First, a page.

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Streetfighterkorea

VHS cover art

Street Fighter (거리의 무법자) is a 1992 Korean animated film directed by Sang Il Sim. The film is notable for being based on the popular Capcom fighting game franchise Street Fighter, though unauthorized by the developers.

PlotEdit

In the year 2010, after World War III, the world is devastated and most of the world's population does not survive. Soryong and Saeng spend their days playing Street Fighter II and fighting each other at the arcades, until one day Chun Li appears before them in real life and reveals that the two friends are the only ones that can stop Bison from taking over the world.[1]

ProductionEdit

The film was produced and animated by Daiwon Animation, and directed by Sang Il Sim. Daiwon was a popular animation studio often used by Japanese and Western producers, and have notably worked on series such as Transformers, Teenage Mutant Ninja Turtles and Armored Fleet Dairugger XV. The film features unauthorized cameos from other franchises, such as April O'Neil, Arnold Schwarzenegger, Dracula and Frankenstein's monster.

ReleaseEdit

The film was released directly to VHS on September 4, 1992 in South Korea. It received a DVD re-release in 2007 by New Media under the Daiwon Classic Animation label alongside Sang Il Sim's Red Hawk. The movie never received an official release outside of South Korea, but has been uploaded to YouTube.

Differences from the video gameEdit

Many of the characters, as portrayed in this film, are very different from their video game counterparts. Ryu and Ken are completely absent; instead, the main protagonists are two ordinary teenagers named Yi Soryong and Saeng Yegal who dress up as the aforementioned characters. M. Bison has sunglasses, longer hair, a black cape and is associated with Swastikas instead of Shadaloo skulls. Blanka is portrayed as Dhalsim's pet, as opposed to a lone feral human.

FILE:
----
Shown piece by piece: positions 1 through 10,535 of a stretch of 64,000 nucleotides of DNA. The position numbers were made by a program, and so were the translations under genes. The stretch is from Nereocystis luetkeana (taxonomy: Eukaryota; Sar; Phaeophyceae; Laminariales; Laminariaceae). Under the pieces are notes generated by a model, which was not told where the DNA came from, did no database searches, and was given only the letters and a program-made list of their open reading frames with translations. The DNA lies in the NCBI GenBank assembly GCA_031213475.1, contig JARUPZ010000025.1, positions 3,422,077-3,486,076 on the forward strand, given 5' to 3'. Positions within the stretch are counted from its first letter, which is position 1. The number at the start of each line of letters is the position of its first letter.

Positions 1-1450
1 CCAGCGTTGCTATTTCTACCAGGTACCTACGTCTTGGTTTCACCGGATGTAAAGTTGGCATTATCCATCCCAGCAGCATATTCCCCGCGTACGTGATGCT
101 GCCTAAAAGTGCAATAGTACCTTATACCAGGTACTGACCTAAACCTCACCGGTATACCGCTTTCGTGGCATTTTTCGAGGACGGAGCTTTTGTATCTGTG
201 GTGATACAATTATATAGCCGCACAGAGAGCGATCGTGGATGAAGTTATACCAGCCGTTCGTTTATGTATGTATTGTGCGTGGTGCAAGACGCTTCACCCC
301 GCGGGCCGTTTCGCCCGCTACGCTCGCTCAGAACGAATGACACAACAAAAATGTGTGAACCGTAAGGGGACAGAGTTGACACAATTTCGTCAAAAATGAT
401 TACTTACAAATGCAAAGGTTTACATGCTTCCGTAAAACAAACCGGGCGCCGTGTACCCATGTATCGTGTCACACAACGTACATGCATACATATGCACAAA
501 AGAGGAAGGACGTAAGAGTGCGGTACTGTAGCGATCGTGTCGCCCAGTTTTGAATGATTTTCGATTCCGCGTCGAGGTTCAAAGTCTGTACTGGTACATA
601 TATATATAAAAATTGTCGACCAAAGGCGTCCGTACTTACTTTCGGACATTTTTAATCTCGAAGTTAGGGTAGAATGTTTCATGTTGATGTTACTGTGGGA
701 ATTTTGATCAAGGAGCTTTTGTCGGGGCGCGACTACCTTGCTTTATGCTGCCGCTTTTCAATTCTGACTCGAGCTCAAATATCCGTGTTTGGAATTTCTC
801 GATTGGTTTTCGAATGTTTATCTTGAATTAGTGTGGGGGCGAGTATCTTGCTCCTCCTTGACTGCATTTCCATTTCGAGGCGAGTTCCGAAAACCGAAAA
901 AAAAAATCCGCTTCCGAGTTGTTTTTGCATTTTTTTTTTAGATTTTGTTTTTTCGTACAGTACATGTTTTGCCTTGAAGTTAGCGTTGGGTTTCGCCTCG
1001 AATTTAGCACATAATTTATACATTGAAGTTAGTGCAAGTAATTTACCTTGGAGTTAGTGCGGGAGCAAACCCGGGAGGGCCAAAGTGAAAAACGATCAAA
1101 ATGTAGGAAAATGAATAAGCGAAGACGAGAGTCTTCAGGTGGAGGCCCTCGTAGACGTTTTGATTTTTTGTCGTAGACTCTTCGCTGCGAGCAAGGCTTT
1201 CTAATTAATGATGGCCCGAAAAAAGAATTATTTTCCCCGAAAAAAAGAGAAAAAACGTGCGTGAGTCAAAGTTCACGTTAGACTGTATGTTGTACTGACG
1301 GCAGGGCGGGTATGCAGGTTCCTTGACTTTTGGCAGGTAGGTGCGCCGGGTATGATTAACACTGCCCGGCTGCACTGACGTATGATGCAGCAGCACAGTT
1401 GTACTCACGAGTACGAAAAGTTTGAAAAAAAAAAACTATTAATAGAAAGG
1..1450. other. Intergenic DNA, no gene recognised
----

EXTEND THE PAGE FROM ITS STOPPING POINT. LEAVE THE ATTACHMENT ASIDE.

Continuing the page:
ReceptionEdit

Although the film is largely unheard of due to never having been officially released outside of South Korea, it was featured on Hardcore Gaming 101 in 2010, who felt that "the animation is nothing to brag with, and at least 15 minutes of the film are boring BS, but the ridiculousness of it all makes it a good time watching nonetheless".[2]

The film was largely criticized for the low production values, the absence of Ryu and Ken, the uncharacteristic use of the game series' cast and the plot, which was deemed "nonsensical".

References Edit

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